Amor DeCosmos image G-05497 courtesy of Royal British Columbia Museum
One day in our Local History Room I came across a book that seemed odd for our local history collection. Its title was The New Municipal Manual For Upper Canada and it was published in 1859. What could be its reason to be here? Then, as I started to put it back on the shelf, I noticed a mark on its outer pages. It was a stamp, with a person’s name, “A. DeCosmos”. Looking inside, I saw the title page had a signature, “A. DeCosmos”. The mystery was solved. This book had been owned by Amor DeCosmos.
Amor DeCosmos is one of the major founding fathers of British Columbia. He is also, strangely enough, one of the least known. Strange, because his achievements are beyond dispute. Arriving in Victoria in 1858, he established Victoria’s first newspaper, The British Colonist. He began agitating for more democratic government, and in his editorials relentlessly attacked the colonial government of Sir James Douglas. His aim was to end the rule of a privileged elite.
This inevitably led him into politics. Leaving the Colonist in 1863 he embarked on a political career. Starting off as Victoria’s representative in the Vancouver Island House Of Assembly, he rose to become BC’s second premier (1872-1874) and Victoria’s MP in the federal House Of Commons (1871-1882). He had three major triumphs in his career. One was a successful lobbying effort to have a railway built linking BC to the rest of Canada. His only regret was that it ended in Vancouver, not Victoria. Second, he led the push for BC to join Confederation. This was achieved in 1871. Finally, as premier he did not invite the Lieutenant-Governor (as had previously been customary) to sit in on the cabinet meetings. This ensured the political supremacy of the elected legislature in the province.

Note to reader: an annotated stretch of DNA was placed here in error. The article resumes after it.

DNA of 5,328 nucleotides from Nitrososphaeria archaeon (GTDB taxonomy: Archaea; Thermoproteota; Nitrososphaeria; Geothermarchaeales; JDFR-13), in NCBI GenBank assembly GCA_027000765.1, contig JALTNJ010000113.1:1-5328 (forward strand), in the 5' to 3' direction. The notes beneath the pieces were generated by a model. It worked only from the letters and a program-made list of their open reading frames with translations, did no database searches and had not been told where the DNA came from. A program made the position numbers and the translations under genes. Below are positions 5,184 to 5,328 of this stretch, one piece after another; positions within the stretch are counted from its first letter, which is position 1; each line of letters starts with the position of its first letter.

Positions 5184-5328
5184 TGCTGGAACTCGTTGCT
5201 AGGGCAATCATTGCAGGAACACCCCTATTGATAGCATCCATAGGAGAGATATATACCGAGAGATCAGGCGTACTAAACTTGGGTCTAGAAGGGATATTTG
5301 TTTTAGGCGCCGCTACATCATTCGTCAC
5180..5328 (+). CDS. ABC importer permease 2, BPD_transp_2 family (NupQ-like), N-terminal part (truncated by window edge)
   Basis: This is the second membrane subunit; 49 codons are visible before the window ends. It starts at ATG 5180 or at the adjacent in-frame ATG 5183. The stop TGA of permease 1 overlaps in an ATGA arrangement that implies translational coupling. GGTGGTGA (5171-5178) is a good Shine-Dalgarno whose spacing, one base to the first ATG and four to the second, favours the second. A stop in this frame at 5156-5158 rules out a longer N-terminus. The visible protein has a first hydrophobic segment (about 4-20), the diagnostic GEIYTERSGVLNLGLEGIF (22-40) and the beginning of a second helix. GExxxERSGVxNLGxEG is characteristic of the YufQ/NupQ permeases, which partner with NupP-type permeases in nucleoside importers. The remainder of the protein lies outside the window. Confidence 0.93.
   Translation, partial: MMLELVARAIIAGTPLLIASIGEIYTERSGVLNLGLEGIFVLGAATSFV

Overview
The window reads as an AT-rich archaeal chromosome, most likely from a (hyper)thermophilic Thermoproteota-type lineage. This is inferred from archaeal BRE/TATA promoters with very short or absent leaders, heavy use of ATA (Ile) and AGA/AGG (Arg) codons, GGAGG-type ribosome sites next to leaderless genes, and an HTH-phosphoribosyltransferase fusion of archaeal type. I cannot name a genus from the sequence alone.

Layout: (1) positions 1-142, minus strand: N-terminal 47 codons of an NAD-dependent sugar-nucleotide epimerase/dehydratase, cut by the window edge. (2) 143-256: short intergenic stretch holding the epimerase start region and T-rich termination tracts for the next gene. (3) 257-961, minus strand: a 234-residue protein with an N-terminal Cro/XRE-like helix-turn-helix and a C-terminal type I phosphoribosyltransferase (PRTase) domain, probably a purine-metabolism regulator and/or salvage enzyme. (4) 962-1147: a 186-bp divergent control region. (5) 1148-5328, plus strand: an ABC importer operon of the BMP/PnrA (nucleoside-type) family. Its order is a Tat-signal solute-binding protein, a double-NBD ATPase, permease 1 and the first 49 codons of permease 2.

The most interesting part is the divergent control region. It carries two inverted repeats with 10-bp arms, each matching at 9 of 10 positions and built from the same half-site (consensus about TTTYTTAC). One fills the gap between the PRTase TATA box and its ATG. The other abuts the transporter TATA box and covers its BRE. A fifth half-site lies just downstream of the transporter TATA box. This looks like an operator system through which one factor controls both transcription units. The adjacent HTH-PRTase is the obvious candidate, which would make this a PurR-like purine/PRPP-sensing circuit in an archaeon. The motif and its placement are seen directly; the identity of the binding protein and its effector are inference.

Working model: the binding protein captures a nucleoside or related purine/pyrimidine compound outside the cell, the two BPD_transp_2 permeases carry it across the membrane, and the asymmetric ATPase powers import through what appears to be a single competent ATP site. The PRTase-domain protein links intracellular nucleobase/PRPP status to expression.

Why then is he so little known today? His choice of a name may have something to do with it. Born William Alexander Smith, he changed his name to Amor DeCosmos during the California gold rush. He apparently wished to lose a common name and acquire a more exotic one. It has had the effect, though, of making him look slightly ridiculous to succeeding generations. And then there is his disputatious personality. In the early stages of his career his combative personality was effective in achieving needed political reform. But in later years his personality deteriorated, and he became odd and reclusive. In 1895 he was declared “of unsound mind” and died two years later. Only a handful of people came to his funeral.
Today we can see him for the great man he was. Although relatively little has been written about him, we have a biography by George Woodcock in our Local History Room. We also have a clipping file on his life. Come and visit us, and learn more about this strange and fascinating man!
Stephen Ruttan, Local History Librarian